In a place as multicultural as Vancouver, many people don’t comfortably fit into just one group.
People who are both members of ethnic minorities and lesbian, gay, bisexual, trans or queer (LGBTQ) can feel as if they need to choose between their ethnic and sexual identities. But the local Our City of Colours organization wants to raise awareness on how these identities can be reconciled in a positive way.
A non-profit group started in 2011, Our City of Colours now has over 100 members and aims to promote the visibility of LGBTQ people who may face intolerance from their ethnic communities, said board member Carven Li.
The organization held an anti-discrimination workshop on campus this past Monday as part of UBC’s Outweek programming, a series of events celebrating LGBTQ people.
Li, who is the only UBC student on the board, said he hopes Outweek will help the organization establish a larger presence on campus. Li hopes to attract more members to the annual general meeting for Our City of Colours on March 6.
The organization’s most prominent campaign is a series of multilingual posters depicting LGBTQ people from a variety of ethnic backgrounds. They show real Vancouverites and list cultural and family activities they enjoy alongside matter-of-fact descriptions of their LGBTQ identities.
One of the posters shows Spencer and Aaron, two young Chinese-Canadian men, holding hands and smiling. Aaron, the poster says, is 25 years old, plays volleyball, enjoys hot pot dinners and loves Spencer. Spencer, age 24, does yoga, watches soap operas with his grandmother and loves Aaron.
Spencer and Aaron’s poster is bilingual in Chinese and English. Other posters feature other languages, including Farsi, Filipino and Russian.
Posters have been put up throughout the Lower Mainland. At UBC, the posters can be seen at Brock Hall and in the Sexual Assault Support Centre, among other places.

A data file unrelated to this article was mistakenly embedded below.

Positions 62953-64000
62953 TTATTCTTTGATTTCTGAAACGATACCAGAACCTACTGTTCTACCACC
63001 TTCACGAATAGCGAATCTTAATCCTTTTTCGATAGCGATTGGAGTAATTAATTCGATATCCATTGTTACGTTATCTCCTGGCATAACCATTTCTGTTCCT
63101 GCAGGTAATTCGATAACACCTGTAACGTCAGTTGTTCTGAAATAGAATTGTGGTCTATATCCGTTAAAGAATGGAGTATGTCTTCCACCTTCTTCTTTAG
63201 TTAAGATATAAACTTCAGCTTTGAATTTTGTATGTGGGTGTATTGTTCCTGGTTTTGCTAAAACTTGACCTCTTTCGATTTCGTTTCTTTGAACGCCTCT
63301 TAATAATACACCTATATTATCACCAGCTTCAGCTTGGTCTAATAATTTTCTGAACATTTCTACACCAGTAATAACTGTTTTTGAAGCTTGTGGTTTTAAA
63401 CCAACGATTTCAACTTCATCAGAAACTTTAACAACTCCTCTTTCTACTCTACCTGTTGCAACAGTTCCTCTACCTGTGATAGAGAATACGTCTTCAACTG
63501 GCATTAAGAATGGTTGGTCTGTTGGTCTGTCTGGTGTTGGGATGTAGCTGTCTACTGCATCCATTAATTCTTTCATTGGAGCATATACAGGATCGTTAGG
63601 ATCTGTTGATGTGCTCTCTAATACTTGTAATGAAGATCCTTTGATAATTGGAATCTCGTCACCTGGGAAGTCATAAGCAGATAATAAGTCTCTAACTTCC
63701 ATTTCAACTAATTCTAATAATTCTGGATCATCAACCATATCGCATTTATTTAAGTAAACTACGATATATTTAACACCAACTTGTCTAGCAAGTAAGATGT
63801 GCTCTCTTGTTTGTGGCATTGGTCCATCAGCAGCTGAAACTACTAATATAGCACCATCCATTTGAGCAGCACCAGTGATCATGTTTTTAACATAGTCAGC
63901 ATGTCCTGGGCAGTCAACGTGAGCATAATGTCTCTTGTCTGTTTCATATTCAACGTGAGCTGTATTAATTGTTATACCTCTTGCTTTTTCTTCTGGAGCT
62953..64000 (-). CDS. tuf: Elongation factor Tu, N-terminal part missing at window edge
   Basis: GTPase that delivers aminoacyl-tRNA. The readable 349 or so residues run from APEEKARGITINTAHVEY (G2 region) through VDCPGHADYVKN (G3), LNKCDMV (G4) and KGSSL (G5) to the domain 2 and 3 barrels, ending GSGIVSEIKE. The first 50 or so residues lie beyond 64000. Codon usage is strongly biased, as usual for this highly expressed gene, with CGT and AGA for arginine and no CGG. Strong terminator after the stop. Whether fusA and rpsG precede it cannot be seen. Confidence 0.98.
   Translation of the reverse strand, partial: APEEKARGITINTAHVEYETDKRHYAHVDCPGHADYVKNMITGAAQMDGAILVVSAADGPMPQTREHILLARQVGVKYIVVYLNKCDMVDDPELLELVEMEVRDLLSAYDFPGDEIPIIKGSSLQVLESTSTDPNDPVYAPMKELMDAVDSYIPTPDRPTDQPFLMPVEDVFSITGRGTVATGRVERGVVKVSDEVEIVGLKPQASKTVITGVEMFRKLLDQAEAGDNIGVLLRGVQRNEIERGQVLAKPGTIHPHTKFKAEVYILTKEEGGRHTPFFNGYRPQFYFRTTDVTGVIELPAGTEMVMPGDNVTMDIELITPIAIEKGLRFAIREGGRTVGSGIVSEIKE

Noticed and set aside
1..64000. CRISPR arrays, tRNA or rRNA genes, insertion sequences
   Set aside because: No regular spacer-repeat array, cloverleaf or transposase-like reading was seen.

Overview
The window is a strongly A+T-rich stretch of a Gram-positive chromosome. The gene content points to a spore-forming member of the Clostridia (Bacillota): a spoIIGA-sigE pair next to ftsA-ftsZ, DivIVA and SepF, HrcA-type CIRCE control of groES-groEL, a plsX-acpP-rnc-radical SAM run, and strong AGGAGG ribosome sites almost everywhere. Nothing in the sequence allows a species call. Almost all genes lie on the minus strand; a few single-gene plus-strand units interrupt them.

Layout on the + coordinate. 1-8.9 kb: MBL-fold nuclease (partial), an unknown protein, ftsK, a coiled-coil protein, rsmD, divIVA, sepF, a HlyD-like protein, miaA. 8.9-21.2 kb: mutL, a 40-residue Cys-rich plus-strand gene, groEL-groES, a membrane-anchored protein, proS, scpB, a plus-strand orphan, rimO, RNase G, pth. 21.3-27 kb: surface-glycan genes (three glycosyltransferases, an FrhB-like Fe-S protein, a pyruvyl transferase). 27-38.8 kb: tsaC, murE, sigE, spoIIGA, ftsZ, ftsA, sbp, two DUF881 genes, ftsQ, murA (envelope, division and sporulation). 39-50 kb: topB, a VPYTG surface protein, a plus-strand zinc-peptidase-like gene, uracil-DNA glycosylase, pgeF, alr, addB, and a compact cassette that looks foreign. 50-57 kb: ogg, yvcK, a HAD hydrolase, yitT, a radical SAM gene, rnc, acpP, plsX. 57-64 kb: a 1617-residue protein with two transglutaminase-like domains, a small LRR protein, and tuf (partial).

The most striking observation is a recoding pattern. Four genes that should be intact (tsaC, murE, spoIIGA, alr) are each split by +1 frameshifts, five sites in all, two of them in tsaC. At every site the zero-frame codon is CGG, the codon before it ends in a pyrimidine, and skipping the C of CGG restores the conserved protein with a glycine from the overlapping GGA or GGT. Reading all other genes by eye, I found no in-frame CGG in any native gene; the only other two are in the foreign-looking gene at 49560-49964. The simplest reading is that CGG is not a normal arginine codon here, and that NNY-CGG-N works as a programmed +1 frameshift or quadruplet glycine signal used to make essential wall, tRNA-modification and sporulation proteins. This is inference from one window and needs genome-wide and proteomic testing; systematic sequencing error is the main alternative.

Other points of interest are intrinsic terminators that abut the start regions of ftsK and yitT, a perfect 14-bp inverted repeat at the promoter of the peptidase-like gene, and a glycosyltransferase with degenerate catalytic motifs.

UBC Outweek co-organizer Tamara Brown said Our City of Colours is doing important work to help promote diversity and acceptance.
“We do have queer people from a variety of different cultures, and Our City of Colours really recognizes that and tries to promote the idea that you can be queer and be from any culture, and still be out and happy and celebrated,” Brown said.
According to Li, ethnic minorities seeking LGBTQ resources may face language barriers or resources that are not culturally appropriate. At the same time, resources to deal with LGBTQ issues may be nonexistent within an ethnic community.
“Being an ethnic minority, they may be double- or triple-marginalized,” said Li.
Li said the group has various plans for future outreach at UBC.
“I think students, being at UBC — such an international place — can benefit from not just seeing our posters at Brock Hall but actually participating in discussion groups in the future,” said Li.
Mo Kazerooni, a fourth-year economics and accounting student at UBC, had many positive things to say about Our City of Colours.
“When I saw this project, I saw this as a good way to have a presence in the Iranian community and other cultural communities, and bring people together, start a discussion and give some visibility to gender and sexual minorities,” said Kazerooni.
Darren Ho, an SFU student who was a co-founder of Our City of Colours, said he started the group because he felt there was a lack of resources for ethnic minorities dealing with LGBTQ issues.
“I always felt that when it comes to LGBTQ issues, everything was seen as a Western issue. Or when it was talked about, it was talked about from a westernized perspective,” Ho said.
“We’re filling a void that wasn’t there. When I started this project, a lot of people told me this was long overdue and needed a long time ago.”
Ho said the campaign also tries to work around some other, more subtle barriers. Some languages may not have words for LGBTQ people that don’t also carry derogatory connotations, Ho said.
He said the campaign focuses on outreach to immigrants and newcomers to the country. “When they come to Canada, they lack a lot of resources when it comes to LGBTQ information because a lot of it is primarily in English,” he said. “And if you’re a newcomer who happens not to speak English, then you’re missing out a lot of the information and a lot of the resources.”
The organization has focused on Metro Vancouver so far, but there has also been interest in expanding the poster campaign into Winnipeg and Toronto.
“I feel like we’ve accomplished a lot in the short time we’ve existed,” said Ho.